JOURNAL ARTICLE
REVIEW
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Review article: spontaneous bacterial peritonitis--bacteriology, diagnosis, treatment, risk factors and prevention.

BACKGROUND: Spontaneous bacterial peritonitis (SBP) is a severe and often fatal infection in patients with cirrhosis and ascites.

AIM: To review the known and changing bacteriology, risk factors, ascitic fluid interpretation, steps in performing paracentesis, treatment, prophylaxis and evolving perspectives related to SBP.

METHODS: Information was obtained from reviewing medical literature accessible on PubMed Central. The search term 'spontaneous bacterial peritonitis' was cross-referenced with 'bacteria', 'risk factors', 'ascites', 'paracentesis', 'ascitic fluid analysis', 'diagnosis', 'treatment', 'antibiotics', 'prophylaxis', 'liver transplantation' and 'nutrition'.

RESULTS: Gram-positive cocci (GPC) such as Staphylococcus, Enterococcus as well as multi-resistant bacteria have become common pathogens and have changed the conventional approach to treatment of SBP. Health care-associated and nosocomial SBP infections should prompt greater vigilance and consideration for alternative antibiotic coverage. Acid suppressive and beta-adrenergic antagonist therapies are strongly associated with SBP in at-risk individuals.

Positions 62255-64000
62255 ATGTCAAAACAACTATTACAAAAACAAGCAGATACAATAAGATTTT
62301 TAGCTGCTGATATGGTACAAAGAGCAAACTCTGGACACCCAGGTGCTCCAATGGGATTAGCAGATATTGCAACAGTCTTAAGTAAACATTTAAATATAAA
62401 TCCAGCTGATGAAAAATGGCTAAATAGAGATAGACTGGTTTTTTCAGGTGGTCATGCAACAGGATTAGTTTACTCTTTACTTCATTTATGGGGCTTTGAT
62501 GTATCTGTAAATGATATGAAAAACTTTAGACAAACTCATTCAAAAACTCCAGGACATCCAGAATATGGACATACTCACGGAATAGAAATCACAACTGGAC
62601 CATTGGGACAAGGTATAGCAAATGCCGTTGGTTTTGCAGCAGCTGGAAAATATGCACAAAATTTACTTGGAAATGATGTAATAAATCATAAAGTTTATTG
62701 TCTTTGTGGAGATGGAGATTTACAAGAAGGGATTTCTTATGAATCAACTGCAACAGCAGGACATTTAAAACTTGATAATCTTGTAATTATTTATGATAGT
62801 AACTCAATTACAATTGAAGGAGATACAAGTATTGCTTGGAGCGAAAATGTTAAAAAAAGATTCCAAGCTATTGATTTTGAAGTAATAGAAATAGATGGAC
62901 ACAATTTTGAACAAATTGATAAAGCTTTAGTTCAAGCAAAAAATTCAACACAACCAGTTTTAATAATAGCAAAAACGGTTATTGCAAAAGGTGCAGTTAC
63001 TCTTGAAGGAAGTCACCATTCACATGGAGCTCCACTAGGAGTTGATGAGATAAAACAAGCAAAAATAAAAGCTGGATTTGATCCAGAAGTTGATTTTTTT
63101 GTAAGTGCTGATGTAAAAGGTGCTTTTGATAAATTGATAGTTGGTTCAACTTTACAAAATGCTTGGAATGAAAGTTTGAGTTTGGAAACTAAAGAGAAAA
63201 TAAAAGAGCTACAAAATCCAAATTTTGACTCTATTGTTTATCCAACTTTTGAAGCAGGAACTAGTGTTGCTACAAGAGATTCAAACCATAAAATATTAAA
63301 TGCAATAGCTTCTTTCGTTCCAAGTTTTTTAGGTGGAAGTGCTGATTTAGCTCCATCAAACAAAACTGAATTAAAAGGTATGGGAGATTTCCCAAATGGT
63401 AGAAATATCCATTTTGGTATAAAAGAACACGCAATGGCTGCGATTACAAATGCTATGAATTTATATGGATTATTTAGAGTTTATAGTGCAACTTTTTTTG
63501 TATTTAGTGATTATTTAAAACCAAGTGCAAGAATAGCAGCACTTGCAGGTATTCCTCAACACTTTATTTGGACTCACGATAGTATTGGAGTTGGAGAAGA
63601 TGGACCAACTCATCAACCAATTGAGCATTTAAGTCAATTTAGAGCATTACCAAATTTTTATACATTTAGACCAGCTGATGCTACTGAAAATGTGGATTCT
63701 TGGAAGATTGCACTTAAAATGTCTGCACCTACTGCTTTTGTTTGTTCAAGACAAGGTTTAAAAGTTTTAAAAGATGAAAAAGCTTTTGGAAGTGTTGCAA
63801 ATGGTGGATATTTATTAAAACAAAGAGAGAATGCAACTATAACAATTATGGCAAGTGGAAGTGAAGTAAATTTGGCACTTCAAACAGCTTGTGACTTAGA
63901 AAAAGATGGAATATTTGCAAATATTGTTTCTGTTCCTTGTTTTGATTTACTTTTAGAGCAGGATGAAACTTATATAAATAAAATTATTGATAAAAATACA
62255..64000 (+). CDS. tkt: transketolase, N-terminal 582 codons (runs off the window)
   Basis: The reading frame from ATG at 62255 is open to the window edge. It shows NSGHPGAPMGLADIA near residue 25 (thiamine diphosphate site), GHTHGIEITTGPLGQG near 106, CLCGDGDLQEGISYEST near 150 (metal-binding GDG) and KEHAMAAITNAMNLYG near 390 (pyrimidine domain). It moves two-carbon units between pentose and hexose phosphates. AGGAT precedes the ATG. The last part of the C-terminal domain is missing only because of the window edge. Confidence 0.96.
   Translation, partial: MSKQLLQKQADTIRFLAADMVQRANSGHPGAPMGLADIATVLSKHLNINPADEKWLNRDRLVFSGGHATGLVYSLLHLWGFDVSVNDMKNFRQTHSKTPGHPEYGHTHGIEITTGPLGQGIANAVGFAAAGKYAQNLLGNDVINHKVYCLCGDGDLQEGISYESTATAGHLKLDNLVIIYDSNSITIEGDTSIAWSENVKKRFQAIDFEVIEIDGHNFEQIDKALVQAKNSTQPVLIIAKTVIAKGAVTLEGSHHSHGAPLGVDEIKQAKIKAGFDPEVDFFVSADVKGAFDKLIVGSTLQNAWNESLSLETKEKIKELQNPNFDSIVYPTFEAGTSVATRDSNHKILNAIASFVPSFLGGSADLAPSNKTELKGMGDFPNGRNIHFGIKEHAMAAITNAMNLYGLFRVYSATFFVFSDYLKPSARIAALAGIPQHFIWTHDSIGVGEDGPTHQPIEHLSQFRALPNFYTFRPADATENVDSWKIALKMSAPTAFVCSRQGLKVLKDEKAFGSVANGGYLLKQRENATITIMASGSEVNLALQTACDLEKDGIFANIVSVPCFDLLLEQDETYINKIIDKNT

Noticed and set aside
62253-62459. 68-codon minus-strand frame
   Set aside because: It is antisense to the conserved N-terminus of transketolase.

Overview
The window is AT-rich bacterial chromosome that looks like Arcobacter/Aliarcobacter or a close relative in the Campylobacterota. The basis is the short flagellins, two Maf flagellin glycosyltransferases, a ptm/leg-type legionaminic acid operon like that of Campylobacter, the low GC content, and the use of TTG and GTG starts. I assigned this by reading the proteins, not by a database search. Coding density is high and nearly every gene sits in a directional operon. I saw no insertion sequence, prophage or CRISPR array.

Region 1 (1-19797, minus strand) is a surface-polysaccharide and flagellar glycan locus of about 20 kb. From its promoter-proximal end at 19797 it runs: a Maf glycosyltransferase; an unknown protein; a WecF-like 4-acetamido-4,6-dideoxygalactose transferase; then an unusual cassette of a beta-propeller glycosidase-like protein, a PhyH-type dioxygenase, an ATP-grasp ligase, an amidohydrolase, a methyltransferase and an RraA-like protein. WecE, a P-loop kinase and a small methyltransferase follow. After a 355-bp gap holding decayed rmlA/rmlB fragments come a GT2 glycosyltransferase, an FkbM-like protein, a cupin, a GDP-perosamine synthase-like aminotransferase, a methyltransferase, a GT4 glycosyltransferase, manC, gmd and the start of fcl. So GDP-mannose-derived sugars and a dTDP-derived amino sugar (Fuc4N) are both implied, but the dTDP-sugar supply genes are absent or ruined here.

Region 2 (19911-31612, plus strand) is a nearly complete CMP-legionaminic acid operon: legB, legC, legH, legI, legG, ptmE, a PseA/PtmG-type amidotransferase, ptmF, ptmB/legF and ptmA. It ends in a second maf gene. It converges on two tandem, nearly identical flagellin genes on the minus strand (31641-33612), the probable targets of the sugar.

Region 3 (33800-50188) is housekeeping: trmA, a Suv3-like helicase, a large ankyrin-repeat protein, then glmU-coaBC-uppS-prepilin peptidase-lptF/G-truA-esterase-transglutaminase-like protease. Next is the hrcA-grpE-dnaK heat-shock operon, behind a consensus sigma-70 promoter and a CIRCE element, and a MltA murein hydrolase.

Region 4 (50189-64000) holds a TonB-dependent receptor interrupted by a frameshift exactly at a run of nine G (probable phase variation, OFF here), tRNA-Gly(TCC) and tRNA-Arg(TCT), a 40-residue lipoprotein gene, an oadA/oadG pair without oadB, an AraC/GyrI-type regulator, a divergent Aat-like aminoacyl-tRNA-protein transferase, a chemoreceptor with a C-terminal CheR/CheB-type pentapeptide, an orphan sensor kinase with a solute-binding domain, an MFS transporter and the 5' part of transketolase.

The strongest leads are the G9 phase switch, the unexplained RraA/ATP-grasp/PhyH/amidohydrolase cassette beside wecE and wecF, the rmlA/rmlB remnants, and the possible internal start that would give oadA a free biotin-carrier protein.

CONCLUSIONS: Third-generation, broad-spectrum cephalosporins remain a good initial choice for SBP treatment. Levofloxacin is an acceptable alternative for patients not receiving long-term flouroquinolone prophylaxis or for those with a penicillin allergy. For uncomplicated SBP, early oral switch therapy is reasonable. Alternative antibiotics such as pipercillin-tazobactam should be considered for patients with nosocomial SBP or for patients who fail to improve on traditional antibiotic regimens. Selective albumin supplementation remains an important adjunct in SBP treatment. Withholding acid suppressive medication deserves strong consideration, and discontinuing beta-adrenergic antagonist therapy in patients with end-stage liver disease and resistant ascites is standard care. Liver transplant evaluation should be undertaken for patients who develop SBP barring contraindications.

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